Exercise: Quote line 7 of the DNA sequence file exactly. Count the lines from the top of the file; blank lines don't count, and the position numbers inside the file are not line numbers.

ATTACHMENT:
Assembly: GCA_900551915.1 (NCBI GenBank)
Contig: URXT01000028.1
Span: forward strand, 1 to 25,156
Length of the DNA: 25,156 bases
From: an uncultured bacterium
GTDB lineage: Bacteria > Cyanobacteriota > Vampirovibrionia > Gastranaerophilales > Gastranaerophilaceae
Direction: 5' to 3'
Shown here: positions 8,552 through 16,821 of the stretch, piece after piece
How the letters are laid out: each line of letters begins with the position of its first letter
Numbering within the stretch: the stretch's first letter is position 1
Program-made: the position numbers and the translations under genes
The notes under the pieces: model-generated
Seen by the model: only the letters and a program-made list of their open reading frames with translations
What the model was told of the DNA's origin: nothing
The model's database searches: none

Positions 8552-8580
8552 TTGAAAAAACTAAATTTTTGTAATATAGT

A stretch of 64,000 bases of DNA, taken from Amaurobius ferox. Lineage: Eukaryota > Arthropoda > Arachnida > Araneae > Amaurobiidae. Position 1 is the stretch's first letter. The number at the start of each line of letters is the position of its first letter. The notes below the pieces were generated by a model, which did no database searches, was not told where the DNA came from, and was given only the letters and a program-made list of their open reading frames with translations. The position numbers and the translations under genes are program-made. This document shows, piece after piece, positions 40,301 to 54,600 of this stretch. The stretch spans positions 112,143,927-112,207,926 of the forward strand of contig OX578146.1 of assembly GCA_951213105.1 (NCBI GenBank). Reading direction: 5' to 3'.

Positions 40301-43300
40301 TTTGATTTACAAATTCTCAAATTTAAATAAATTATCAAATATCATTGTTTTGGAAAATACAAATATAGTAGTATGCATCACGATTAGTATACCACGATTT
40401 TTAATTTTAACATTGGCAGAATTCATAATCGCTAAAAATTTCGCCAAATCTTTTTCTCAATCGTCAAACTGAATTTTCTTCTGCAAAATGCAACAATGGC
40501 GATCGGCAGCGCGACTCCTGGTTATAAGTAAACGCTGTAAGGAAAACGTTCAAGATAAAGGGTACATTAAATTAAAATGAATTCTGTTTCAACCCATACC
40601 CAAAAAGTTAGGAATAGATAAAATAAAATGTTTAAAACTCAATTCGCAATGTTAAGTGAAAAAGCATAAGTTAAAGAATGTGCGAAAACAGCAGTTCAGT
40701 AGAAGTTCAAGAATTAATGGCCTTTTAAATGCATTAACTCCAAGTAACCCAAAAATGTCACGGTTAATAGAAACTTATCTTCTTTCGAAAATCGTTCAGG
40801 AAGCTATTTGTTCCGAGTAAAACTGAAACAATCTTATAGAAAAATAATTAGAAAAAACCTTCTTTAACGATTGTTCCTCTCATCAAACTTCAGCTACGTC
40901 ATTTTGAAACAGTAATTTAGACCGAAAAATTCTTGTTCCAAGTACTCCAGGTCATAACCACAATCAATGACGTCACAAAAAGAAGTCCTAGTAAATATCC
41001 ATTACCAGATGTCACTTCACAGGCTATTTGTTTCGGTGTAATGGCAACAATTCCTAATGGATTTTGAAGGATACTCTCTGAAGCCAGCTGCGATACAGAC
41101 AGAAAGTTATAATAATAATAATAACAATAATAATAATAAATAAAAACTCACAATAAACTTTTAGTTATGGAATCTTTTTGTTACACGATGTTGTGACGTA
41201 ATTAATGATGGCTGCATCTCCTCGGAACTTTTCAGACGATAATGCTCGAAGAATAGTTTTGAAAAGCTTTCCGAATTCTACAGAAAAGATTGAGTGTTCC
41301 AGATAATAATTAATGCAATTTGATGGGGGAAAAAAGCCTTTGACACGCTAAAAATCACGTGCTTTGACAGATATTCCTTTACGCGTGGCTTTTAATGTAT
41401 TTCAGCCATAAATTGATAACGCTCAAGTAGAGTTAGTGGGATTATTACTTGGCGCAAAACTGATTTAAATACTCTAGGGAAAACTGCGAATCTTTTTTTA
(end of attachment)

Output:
Direction: 5' to 3'